# Parallel transport on the $\mathbb{R}P^1$ tautological line bundle.

I've been having trouble wrapping my head around the tautological line bundle and the fact that it cannot admit any nowhere vanishing smooth sections.

Let $E=\{(v,tv)\,:\,v\in\mathbb{R}P^1,~t\in\mathbb{R}\}$ be the tautological line bundle over $\mathbb{R}P^1$. We can define a covariant derivative by differentiating (where this is the usual vector valued derivative) a section of $E$ and then projecting onto the corresponding line in $\mathbb{R}^2$. Now it is pretty clear (I think this is where my mistake is!) that $\sigma:[0,\pi]\to E$ given by $$\sigma(t)=((\cos t,\sin t),(\cos t,\sin t))$$ is a smooth section of $E$. I get this by just taking the vector $(1,0)$ and parallel transporting it around $\mathbb{R}P^1$ using the connection described above. It seems like $\sigma$ is a global nowhere vanishing section of $E$. This can't exist though since $E$ is non-trivial!

Where is my mistake? How should I parallel transport in $E$? Is there a more natural connection that I can define on $E$?

What you are constructing here is the normal bundle of $S^1$ considered as a submanifold of $\mathbb{R}^2$. Remark that construct $\mathbb{R}P^1$ you take the quotient of $\mathbb{R}^2-\{0\}$ by the relation $(x,y)\simeq c(x,y)$. If you restrict that relation to $S^1$, you obtain that $v\simeq -v$, so $\sigma$ is not well defined since $\sigma(-cos(t),-sin(t))\neq \sigma((cos(t),sin(t))$.
• Is parallel transport not defined globally in this line bundle? It seems like I should be able to take $\sigma((1,0))$ and parallel transport it around a closed curve in $\mathbb{R}P^1$. I think it should flip sign if I do this -- which means that it needs to be zero somewhere along its path. I'm not sure how to construct such a parallel transport though since it seems to be changing magnitude (which of course is fine that it changes magnitude), but it seems by differentiating and projecting that such a change in magnitude will lead to a non-zero covariant derivative – pomegranate Mar 22 '18 at 13:58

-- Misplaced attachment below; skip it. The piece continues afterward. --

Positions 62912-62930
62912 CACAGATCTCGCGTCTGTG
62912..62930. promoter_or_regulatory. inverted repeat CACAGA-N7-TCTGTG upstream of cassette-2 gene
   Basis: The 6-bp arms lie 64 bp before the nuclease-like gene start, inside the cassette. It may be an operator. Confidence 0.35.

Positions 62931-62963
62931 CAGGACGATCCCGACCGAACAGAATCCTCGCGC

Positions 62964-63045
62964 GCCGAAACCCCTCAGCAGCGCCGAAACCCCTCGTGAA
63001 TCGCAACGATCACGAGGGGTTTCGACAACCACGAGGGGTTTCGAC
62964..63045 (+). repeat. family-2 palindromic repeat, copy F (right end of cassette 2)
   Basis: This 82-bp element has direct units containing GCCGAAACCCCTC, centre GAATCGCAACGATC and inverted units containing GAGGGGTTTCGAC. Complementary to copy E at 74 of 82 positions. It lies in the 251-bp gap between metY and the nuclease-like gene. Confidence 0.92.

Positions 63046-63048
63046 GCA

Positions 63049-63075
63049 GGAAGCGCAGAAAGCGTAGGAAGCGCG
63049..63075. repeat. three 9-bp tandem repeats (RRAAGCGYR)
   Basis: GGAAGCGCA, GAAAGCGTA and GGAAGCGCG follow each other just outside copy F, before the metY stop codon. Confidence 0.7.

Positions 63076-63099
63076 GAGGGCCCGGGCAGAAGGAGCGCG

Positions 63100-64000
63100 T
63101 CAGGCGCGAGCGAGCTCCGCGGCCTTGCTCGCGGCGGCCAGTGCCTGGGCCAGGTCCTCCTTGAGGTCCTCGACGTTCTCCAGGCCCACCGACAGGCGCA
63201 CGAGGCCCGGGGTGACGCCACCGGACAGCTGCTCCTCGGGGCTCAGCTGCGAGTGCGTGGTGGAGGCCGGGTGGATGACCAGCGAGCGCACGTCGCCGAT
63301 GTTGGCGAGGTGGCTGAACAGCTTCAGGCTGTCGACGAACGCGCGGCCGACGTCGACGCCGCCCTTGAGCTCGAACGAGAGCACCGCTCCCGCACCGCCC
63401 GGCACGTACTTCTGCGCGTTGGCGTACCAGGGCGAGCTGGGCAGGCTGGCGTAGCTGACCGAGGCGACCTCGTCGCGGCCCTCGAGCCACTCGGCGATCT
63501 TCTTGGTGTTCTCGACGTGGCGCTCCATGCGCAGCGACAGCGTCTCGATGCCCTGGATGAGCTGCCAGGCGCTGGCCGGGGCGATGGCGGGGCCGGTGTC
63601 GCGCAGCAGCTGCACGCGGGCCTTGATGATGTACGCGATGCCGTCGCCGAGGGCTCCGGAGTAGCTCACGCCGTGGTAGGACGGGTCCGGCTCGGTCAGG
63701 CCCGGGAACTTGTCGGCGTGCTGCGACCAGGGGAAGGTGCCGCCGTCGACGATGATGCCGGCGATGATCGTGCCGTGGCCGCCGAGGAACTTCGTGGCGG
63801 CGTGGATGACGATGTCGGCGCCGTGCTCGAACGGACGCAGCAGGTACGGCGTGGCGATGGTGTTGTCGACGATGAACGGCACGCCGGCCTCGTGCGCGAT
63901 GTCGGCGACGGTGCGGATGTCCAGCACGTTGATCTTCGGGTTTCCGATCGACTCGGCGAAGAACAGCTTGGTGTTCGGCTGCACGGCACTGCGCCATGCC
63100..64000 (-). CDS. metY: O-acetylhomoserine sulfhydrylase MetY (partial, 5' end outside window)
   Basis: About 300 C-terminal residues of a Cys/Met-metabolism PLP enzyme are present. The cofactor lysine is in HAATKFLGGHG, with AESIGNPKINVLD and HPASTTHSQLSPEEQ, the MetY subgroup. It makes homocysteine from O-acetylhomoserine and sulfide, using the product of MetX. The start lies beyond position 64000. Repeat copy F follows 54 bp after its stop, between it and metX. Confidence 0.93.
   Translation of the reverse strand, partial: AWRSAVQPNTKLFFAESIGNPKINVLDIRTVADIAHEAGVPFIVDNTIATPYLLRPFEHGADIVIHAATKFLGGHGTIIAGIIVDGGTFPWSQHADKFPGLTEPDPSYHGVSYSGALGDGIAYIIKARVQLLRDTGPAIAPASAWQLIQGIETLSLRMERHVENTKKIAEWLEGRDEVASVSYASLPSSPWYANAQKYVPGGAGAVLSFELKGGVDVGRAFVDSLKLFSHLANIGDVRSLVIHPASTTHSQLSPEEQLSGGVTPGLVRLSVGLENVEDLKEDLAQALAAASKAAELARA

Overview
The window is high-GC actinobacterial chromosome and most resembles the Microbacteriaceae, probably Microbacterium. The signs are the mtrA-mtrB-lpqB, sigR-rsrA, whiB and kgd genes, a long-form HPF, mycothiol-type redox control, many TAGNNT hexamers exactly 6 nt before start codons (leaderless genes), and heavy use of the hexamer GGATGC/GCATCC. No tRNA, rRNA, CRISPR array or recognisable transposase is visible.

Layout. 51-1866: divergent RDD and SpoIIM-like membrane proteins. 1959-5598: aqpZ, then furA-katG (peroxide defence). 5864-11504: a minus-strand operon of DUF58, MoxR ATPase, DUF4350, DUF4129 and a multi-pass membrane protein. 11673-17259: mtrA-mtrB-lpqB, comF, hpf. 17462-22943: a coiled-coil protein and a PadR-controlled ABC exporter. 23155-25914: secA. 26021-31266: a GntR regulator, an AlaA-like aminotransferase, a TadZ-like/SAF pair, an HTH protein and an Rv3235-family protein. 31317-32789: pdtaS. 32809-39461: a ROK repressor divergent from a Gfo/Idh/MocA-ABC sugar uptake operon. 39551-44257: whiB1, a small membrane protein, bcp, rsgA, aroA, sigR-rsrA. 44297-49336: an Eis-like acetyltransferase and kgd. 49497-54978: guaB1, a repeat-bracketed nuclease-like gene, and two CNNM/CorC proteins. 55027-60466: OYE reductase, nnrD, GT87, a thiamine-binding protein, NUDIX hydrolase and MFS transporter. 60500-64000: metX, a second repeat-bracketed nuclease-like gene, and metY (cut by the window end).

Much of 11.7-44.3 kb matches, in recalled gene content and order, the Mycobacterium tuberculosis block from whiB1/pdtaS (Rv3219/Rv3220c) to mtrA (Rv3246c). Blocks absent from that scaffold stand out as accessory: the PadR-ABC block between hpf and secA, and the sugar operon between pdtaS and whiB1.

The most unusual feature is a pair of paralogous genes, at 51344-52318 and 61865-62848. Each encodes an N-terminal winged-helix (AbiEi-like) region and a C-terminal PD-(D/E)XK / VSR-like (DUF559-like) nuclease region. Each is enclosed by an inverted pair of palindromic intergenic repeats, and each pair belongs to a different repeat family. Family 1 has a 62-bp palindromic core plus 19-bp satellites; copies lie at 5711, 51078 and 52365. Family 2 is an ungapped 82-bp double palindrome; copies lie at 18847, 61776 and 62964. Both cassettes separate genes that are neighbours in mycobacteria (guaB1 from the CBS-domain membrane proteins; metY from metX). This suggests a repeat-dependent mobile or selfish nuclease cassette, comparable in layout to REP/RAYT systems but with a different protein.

• To define a parallel transport you need a connection, what is the connection that you are using here ? And the parallel transport map under a path $c:I\rightarrow M$ is a map $F_{c(0)}\rightarrow F_{c(1)}$. – Tsemo Aristide Mar 22 '18 at 14:02
• So I'm having a bit of trouble actually writing down a connection -- but I think this should work. We can write $\mathbb{R}P^1=\mathbb{R}/\mathbb{Z}$ and so we can parameterize it by $\theta\in[0,1]$. Then we can define the covariant derivative of a section $\sigma\in\Gamma(E)$ by $\nabla_{\partial_{\theta}}\sigma:=d\sigma/d\theta$. I think this works out and is well defined since we can identify section of $E$ with anti-periodic functions on $\mathbb{R}$. Is there a more natural connection to consider here? Thank you so much, I really appreciate it. – pomegranate Mar 22 '18 at 14:11
• Thanks so much! I figured it out :) My main confusion is that I was thinking that a section over the pullback bundle $c^*(E)$ was the same as a section of $E$. Clearly, there are smooth non-vanishing sections of the pullback bundle since it is a vector bundle over a contractible space... On the other hand, no such section can exist in $E$ -- which is exactly what you pointed out! My bad. Please let me know if I made a mistake in this comment – pomegranate Mar 22 '18 at 21:34